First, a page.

Once again, only this time in Oklahoma, there is  a deadly strain of E. coli circulating that has that state investigators looking closely at agricultural events in the state.  There are 12 identified victims so far, all becoming symptomatic since mid-March of this year, but the number is expected to rise as investigators link additional victims bearing the same genetic footprint of a dangerous strain of E. coli.  The common link between these victims is attendance at county and state fairs throughout the state.  These 12 victims all sought medical attention at local hospitals on or before Thursday, April 3rd.

Dr. Lauri Smithee, on behalf of the Oklahoma State Department of Health (OSDH), noted that the cluster of injured persons does appear to be centered around agricultural events in the state.    Dr. Smithee was quick to note that the link to agricultural events is not yet definitive, and no specific source has been identified.  OSDH is taking the lead in this investigation, working with health professionals to locate a specific source, and have indicated they intend to investigate this outbreak thoroughly. Dr. Smithee explaining that Shiga toxin-producing E. coli is extremely dangerous, and causes diarrhea that often contains blood and that serious cases can causes serious damage to a person’s kidneys.

[Speak to a food poisoning lawyer about your food poisoning lawsuit.]

Meanwhile, one of the young victims, Connor Sneary, has made headlines in his community and around Oklahoma,  was admitted to Oklahoma University  Children’s Hospital–his E. coli infection has been traced back to the Oklahoma State Fair Grounds, though no specific source has yet been determined.

State Fairs and Agricultural Events are Breeding Grounds for Pathogens like E. coli and Salmonella

There have been more than a dozen outbreaks of E. coli and salmonella linked just to state and county fairs in last decade, including a fatal outbreak in October of 2012 in North Carolina linked to a county fair’s petting zoo.  Many of these institutions traditionally failed to have adequate hand washing and sanitation stations set up for the children at petting zoos.  Unfortunately, E. coli and salmonella are passed through feces, and petting zoos are replete with feces, be it on the ground on the animals themselves.  Children are not aware of the dangers of hand to mouth, and have even been known to share food with animals.  Many of these major outbreaks have led to lawsuits that have led to positive changes in the way petting zoos, and state fairs more generally,  are managed.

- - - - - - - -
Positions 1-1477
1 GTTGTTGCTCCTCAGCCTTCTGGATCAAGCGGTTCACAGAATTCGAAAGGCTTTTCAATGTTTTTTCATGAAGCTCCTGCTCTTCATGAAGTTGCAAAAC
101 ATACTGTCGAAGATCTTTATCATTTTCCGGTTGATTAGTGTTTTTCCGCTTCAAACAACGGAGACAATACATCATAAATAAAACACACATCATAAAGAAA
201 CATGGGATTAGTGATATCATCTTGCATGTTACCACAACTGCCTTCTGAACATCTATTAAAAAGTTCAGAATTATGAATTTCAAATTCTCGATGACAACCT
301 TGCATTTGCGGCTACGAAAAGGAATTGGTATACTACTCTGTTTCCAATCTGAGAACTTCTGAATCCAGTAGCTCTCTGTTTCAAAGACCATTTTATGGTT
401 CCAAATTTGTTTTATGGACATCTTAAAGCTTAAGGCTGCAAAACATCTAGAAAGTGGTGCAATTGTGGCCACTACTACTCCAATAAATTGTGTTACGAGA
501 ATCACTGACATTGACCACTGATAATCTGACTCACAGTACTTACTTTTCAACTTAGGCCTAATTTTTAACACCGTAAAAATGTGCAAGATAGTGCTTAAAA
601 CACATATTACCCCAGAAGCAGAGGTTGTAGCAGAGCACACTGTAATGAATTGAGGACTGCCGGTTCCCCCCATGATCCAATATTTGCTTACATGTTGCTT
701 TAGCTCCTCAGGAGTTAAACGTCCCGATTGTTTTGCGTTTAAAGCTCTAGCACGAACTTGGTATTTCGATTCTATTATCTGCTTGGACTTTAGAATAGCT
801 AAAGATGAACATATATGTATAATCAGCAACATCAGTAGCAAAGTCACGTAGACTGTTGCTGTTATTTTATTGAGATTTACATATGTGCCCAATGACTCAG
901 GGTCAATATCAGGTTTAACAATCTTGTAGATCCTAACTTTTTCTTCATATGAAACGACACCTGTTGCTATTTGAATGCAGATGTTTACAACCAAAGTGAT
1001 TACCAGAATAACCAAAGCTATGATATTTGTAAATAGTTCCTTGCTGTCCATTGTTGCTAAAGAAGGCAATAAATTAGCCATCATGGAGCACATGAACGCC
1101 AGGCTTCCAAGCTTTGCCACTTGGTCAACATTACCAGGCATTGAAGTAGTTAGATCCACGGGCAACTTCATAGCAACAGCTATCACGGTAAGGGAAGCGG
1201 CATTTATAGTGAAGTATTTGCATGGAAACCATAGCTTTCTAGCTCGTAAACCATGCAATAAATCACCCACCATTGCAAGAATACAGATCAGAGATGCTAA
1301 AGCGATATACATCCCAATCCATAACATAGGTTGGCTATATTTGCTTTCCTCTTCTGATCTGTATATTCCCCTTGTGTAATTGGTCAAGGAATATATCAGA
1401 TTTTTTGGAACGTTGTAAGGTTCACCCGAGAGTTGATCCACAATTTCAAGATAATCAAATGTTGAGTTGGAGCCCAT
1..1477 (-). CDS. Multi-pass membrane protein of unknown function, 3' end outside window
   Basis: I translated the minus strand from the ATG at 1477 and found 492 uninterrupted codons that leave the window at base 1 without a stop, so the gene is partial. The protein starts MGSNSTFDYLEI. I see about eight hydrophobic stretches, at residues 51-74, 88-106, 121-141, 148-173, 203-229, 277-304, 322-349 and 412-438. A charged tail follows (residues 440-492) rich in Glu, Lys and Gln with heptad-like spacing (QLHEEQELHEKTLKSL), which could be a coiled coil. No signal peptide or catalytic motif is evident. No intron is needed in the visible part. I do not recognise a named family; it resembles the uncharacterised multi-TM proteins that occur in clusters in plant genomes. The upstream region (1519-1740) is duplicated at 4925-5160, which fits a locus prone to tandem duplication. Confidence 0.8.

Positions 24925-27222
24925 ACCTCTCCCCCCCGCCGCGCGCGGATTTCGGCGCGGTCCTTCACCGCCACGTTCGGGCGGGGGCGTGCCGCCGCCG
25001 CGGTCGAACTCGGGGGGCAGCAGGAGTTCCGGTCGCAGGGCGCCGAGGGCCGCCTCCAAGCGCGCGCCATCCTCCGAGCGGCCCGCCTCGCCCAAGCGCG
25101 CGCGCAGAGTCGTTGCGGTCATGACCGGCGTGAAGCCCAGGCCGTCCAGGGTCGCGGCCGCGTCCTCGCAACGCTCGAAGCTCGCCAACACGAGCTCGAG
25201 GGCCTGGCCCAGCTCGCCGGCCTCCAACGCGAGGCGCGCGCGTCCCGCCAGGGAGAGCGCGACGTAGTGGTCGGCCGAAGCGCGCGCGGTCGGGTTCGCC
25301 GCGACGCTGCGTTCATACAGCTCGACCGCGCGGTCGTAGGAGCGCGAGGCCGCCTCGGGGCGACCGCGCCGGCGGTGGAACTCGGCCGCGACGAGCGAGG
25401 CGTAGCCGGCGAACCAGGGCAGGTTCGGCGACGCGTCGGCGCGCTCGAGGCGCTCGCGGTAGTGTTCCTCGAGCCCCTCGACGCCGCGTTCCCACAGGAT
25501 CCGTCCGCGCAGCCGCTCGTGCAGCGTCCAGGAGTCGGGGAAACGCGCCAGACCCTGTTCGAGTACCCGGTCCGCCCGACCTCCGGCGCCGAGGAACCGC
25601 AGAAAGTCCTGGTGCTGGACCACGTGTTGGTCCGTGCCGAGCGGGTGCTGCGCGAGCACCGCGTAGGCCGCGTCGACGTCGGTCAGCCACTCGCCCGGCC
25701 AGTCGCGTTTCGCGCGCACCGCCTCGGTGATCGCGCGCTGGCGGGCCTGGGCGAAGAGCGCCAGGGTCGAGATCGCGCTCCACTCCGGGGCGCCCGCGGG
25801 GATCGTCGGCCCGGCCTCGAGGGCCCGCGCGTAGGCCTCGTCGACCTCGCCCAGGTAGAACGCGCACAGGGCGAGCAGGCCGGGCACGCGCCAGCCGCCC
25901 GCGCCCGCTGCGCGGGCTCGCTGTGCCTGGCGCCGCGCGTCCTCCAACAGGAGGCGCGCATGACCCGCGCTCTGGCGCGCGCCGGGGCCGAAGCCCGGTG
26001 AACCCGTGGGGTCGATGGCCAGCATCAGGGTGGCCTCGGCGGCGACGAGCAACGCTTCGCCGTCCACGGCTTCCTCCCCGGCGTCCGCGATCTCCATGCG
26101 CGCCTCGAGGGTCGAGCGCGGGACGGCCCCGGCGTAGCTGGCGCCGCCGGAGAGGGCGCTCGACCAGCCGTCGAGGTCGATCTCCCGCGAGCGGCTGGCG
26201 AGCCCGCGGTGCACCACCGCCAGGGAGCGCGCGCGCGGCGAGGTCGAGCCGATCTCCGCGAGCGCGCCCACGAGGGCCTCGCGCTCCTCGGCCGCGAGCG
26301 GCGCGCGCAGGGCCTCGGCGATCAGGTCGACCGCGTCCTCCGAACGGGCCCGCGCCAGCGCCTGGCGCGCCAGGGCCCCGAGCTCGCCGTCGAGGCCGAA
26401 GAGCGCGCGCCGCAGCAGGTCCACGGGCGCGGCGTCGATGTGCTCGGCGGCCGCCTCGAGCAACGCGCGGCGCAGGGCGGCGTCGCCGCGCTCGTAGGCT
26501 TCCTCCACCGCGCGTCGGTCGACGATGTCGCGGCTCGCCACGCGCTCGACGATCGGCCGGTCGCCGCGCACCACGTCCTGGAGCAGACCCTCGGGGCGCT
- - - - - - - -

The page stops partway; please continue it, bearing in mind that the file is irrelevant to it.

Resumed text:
But fairs are not the only conduit of these pathogens.  Livestock shows, rodeos, and many of the activities that center around animals can also pose a danger, and for patrons who are not aware and cognizant of proper animal handling, E. coli and salmonella, and other  pathogens, can get passed to children and adults.  They can even get into the food supply at these events if the food handlers fail to follow proper food handling and preparation procedures.

National food safety lawyer Ron Simon has represented many of the victims of E. coli and salmonella poisoning, and advises patrons of these events:

“enjoy yourself, but wash your hands often and bring along had-sanitizer for the young ones in your group.  Proper supervision and making sure that children do not put their hands, or other objects, into their mouths is very important.  So too is cleaning clothing and strollers or other items used when visiting these locations, as they may have come into contact with animal feces.” 

Ultimately, however, Simon believes “the onerous of keeping these places clean is on the owners and operators.  These places are open to the public, and hence the owners and operators of these facilities have a duty to provide a safe and healthy experience for their patrons.”